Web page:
Implicit bias proves destructive to modern society

Nicole Surcel, co-opinions editor

Illustration by Sneha Augustine

As people, we like to think a lot. And we do so in nearly every aspect of our lives. Your brain, in fact, accounts for approximately 20 percent of total energy requirements, according to Scientific American. With this extensive thinking comes instinctual responses and preconceived notions.

Whether or not we’d like to admit it, we all are guilty of judging others in some way. That is not to say we don’t make the effort to avoid such judgments but it also is in human nature for us to assess something unfamiliar. This is, after all, an evolutionary adaptation we’ve developed to best avoid future instances that could result in potential danger or harm.

Nowadays, these preconceived notions, termed “implicit biases,” have been increasingly shaped by our surroundings, primarily the media. The repeated images of certain groups in film, shows and the news behaving in certain ways cause us to make unconscious assumptions when we interact with those people in real life.

We’ve developed several thoughts and beliefs on our own that have translated to a personal bias throughout our lives, ranging from childhood to adulthood.

Social scientists speculate that such generalizations develop in toddlers as early as the age of three, according to Learning for Justice, where they pick up on prejudiced terms without understanding the weight of such words. Soon, they begin “to form attachments and develop negative attitudes” towards a particular group, according to Learning for Justice.

The Perception Institute defines thoughts and feelings to be implicit when we, the thinkers, are unaware of them or are mistaken about their nature. We have a bias when, rather than being neutral, we have a preference for or a disliking towards a person or group of people.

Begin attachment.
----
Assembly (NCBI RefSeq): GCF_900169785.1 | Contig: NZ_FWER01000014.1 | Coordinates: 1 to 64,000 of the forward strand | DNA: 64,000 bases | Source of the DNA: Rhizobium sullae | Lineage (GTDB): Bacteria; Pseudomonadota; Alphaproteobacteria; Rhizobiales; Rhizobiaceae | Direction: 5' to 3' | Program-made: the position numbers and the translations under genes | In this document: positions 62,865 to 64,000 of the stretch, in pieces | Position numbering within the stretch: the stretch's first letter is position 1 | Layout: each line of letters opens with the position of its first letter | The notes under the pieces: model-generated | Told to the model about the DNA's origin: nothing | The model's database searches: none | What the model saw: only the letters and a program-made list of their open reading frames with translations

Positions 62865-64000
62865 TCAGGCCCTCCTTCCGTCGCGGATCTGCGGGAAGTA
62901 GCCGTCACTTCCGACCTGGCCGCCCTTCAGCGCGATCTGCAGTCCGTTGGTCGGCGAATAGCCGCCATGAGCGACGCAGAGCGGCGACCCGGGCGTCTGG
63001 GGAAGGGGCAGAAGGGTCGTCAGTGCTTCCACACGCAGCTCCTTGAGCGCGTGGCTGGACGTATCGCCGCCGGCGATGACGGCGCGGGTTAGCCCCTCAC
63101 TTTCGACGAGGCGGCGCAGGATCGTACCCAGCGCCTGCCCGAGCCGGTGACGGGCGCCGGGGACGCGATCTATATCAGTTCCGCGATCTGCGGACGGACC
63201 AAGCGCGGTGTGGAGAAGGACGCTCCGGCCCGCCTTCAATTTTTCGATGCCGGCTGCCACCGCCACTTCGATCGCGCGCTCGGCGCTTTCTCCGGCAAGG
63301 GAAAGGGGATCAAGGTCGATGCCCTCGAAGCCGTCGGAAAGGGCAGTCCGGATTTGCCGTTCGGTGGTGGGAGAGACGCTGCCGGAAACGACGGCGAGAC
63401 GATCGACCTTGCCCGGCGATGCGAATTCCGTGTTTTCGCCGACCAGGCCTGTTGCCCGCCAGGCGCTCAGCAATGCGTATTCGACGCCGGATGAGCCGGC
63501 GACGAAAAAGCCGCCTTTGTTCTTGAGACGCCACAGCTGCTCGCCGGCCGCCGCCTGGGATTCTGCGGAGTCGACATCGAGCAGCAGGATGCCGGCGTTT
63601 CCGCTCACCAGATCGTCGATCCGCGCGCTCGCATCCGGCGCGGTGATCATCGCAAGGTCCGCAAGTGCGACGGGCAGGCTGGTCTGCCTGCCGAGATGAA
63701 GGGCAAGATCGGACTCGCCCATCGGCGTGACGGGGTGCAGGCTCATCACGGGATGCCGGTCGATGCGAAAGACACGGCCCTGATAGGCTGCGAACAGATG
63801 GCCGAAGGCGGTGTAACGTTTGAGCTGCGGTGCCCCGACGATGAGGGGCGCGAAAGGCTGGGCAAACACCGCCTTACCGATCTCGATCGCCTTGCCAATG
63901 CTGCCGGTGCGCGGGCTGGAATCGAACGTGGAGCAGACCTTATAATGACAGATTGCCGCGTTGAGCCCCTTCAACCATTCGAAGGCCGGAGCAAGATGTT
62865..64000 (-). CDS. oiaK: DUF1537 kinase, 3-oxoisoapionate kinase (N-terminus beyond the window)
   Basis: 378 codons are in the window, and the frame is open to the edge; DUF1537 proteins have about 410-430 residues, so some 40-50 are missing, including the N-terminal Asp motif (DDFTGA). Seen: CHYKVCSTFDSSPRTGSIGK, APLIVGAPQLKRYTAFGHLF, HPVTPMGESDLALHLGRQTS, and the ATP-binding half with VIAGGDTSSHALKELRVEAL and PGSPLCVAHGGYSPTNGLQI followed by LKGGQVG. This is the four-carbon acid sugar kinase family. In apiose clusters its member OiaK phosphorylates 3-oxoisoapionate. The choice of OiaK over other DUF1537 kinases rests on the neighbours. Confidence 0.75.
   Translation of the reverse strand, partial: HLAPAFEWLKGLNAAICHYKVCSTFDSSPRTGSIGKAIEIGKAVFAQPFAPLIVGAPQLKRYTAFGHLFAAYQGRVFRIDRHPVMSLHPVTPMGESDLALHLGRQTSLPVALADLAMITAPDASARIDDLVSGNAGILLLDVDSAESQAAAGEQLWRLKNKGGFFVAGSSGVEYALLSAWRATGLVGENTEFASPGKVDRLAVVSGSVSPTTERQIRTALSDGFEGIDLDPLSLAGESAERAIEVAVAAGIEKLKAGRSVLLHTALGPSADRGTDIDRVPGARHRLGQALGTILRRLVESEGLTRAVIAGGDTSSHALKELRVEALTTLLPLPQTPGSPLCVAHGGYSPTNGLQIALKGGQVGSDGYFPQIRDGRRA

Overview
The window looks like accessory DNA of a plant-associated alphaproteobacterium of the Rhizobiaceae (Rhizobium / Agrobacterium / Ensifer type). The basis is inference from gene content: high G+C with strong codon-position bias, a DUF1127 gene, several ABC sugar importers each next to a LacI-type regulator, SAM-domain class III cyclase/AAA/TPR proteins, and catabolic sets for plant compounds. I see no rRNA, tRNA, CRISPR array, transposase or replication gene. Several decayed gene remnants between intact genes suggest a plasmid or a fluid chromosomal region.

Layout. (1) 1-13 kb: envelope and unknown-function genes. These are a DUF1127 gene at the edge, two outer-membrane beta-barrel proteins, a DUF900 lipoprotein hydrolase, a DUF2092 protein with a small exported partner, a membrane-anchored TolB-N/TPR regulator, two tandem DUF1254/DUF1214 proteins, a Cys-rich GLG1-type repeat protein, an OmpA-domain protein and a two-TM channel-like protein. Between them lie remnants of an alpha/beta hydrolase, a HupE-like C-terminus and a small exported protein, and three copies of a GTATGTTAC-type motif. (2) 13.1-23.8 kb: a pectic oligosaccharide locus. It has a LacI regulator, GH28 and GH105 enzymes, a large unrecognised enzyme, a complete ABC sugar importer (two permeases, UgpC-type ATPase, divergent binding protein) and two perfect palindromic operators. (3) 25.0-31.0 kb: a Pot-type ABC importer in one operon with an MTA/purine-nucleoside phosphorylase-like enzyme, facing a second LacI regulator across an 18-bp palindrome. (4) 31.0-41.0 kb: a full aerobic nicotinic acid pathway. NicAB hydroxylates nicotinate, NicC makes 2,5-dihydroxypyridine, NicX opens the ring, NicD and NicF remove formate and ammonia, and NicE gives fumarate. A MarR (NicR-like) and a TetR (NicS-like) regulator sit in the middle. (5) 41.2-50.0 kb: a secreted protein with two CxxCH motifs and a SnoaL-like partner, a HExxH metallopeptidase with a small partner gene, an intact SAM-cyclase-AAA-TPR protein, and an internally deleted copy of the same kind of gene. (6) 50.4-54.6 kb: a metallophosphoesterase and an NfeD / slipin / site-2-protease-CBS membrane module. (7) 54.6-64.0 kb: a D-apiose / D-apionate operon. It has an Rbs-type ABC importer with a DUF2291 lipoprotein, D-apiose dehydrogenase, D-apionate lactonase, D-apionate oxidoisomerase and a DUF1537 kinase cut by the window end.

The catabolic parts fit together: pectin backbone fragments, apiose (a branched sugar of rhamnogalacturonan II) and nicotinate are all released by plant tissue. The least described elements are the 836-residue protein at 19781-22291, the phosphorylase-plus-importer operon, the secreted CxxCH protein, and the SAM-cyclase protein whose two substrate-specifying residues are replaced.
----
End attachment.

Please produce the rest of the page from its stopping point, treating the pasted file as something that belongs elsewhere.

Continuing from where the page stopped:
Even in films, we see stereotypes associated with different age groups or genders, as Learning for Justice highlights. An elderly man might be portrayed as more frail, forgetful and vulnerable, while a youthful woman might hold a more vibrant and able nature about her. Such simple associations with a group further encourage individuals to unknowingly hold stereotypes of others.

Socialization and in-group attitudes by the culture at large further allow for such biases to perpetuate. For instance, seeing the dominance of one religion, one gender, one ethnicity or one overall lifestyle can result in “outsiders” straying from their own lifestyle to better fit such societal standards.

It’s thus clear that implicit bias is a universal phenomenon, not limited by gender or country of origin. While several aspects of it will forever remain present throughout our world, continuous efforts are being made to better understand and assess it.

Media and culture influencers have a role to play by ceasing to perpetuate stereotypes in news and popular culture, yet individuals should work towards identifying where implicit biases may affect our behaviors and judgments. Encouraging a sense of mindfulness on implicit bias can thus eliminate the tendency to act on behalf of such biases that are contrary to our conscious values and beliefs.